The loosened policy in California reflects the state’s legal landscape and Proposition 47, which redefines certain offenses and offers opportunities for record reduction.

Does Uber Eats Have a Second Chance Policy?

They previously advertised a Second Chance policy on their website, but that page no longer loads properly on their site. Instead, it redirects to their About Us page.

However, I was able to find the page using the Wayback Machine:

a screenshot of Uber's second chance policy for felons

In short, this policy aimed to help individuals with criminal records find employment.

They seemed to not ask about criminal history on job applications, encouraging other companies to do the same to reduce bias.

Uber signed the White House Fair Chance Business Pledge and supported second chance job fairs across the U.S.

They also backed programs that helped former offenders reintegrate into society and gain meaningful employment, breaking the cycle of reoffending.

How to Apply to Uber Eats With a Felony

Most drivers with a felony on their record don’t even try applying, however, I suggest giving it a shot anyways.

There’s a chance that you might still get approved depending on when the conviction happened, the type of conviction, and the circumstances surrounding it.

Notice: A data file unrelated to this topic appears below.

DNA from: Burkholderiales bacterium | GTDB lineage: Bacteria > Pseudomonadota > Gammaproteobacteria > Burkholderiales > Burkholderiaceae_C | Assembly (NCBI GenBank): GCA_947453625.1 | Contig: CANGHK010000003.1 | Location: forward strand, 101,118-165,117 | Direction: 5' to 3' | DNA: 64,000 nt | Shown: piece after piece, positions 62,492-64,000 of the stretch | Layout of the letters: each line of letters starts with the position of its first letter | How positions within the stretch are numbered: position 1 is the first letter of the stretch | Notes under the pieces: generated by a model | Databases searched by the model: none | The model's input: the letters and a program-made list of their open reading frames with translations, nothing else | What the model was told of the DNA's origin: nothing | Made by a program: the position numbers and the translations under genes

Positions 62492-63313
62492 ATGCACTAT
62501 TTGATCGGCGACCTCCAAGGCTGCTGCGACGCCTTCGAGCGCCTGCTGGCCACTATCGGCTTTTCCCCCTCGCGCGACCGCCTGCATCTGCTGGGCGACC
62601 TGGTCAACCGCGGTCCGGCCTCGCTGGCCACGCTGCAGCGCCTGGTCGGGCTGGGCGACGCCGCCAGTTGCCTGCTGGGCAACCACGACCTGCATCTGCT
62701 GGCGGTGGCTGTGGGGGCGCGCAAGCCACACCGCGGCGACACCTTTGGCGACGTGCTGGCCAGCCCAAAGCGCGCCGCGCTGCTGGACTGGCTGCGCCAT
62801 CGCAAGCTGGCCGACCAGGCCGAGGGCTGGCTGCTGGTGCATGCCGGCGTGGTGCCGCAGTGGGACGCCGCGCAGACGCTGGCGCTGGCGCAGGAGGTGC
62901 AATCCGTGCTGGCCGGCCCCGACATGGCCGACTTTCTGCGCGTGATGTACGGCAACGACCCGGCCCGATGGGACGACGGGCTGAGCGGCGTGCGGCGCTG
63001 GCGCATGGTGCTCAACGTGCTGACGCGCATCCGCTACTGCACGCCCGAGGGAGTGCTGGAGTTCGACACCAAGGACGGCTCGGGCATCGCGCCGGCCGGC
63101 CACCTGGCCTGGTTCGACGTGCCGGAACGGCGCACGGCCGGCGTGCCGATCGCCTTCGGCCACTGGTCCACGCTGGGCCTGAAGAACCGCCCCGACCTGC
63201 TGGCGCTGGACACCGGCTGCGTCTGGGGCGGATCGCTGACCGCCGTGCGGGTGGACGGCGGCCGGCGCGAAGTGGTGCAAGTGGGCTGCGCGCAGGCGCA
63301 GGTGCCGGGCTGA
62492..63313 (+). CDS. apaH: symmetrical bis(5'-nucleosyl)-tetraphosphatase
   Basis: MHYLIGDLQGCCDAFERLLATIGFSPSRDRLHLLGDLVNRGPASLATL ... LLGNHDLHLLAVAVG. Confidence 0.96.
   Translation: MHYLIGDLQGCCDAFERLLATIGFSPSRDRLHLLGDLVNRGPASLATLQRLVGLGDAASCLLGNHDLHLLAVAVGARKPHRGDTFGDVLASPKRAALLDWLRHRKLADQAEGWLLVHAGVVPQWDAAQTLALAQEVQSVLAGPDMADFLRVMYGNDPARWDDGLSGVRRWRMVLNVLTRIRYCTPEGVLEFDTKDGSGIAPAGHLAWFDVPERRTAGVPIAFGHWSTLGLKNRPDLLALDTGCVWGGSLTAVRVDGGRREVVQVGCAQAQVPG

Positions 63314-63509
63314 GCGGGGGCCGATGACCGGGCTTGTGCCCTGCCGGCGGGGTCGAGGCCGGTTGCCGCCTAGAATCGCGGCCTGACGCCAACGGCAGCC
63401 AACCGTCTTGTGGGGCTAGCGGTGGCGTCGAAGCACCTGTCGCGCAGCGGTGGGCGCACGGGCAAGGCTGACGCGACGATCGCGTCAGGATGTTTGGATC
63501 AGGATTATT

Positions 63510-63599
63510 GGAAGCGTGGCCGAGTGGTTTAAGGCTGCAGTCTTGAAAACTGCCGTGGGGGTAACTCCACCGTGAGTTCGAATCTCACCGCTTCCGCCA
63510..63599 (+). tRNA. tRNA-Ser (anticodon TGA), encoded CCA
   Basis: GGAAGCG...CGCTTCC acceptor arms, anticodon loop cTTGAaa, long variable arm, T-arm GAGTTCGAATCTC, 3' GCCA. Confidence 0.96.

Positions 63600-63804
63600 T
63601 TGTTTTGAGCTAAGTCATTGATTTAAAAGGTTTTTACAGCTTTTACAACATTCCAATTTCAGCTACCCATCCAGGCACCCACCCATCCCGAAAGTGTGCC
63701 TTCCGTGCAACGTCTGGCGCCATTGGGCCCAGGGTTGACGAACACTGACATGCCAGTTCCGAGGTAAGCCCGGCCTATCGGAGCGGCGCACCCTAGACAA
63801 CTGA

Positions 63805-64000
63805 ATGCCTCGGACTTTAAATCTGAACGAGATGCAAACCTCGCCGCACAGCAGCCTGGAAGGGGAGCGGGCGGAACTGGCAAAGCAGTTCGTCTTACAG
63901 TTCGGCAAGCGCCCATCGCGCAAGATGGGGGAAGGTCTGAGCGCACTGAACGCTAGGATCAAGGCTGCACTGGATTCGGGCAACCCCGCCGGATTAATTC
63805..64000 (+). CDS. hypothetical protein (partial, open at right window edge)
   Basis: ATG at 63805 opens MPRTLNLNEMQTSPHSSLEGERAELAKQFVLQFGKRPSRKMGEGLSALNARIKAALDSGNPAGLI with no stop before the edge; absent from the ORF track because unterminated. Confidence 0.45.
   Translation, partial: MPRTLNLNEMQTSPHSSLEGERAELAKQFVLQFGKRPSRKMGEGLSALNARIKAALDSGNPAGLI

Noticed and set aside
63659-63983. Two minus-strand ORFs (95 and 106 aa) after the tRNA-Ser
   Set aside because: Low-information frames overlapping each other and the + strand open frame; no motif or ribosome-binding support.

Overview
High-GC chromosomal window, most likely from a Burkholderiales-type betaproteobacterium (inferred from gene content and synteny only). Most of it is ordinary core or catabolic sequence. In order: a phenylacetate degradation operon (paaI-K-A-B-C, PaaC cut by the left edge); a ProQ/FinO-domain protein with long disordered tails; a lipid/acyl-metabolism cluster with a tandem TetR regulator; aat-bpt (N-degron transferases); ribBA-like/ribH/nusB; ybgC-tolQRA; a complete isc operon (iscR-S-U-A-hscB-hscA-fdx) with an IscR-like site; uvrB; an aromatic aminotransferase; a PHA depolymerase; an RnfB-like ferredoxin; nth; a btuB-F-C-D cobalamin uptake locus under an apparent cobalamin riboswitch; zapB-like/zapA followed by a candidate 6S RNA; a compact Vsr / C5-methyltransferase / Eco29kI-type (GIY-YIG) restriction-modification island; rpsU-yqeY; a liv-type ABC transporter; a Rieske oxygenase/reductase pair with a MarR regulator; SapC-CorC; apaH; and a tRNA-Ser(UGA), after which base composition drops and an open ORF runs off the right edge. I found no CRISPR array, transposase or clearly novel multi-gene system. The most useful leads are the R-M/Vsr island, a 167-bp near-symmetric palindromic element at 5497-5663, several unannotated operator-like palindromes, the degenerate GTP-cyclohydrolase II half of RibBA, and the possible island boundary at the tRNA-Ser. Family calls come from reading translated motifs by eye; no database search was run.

I really have no way of verifying these claims myself, but it appears that there have been multiple drivers on Reddit who have shared their experiences getting approved to drive even though they have a felony on their records:

If you choose to move forward, you can apply to drive just as any other candidate would. Simply provide your information and then consent to the background check.

After submitting your application, Uber Eats will conduct a background check.

This typically includes a review of your criminal record for the past 7 years, though the look-back period can vary by state.

Some areas have laws that limit how far back employers can look at criminal records or what types of offenses can be considered.

This is why I suggest applying, as where you live might have the potential to impact whether or not you’re hired.

The background check process can take a few days to a week. Uber Eats will notify you of the results via email.

Tips for Applying With a Felony Record

During this process, there are a few suggestions that I would try to keep in mind.

  • Be Honest: Always provide truthful information during the application process.
  • Show Rehabilitation: If possible, provide evidence of rehabilitation, such as completion of rehabilitation programs, steady employment history, and character references.
  • Check Local Laws: Familiarize yourself with local regulations regarding employment background checks and your rights.

Applying to Uber Eats with a felony record can be challenging, but understanding the process and preparing thoroughly can increase your chances of success.

Potential for Appeal

If your application is denied due to your criminal record, you may have the opportunity to appeal the decision.

This involves providing additional information or context about your record, demonstrating rehabilitation, or correcting any inaccuracies in the background check.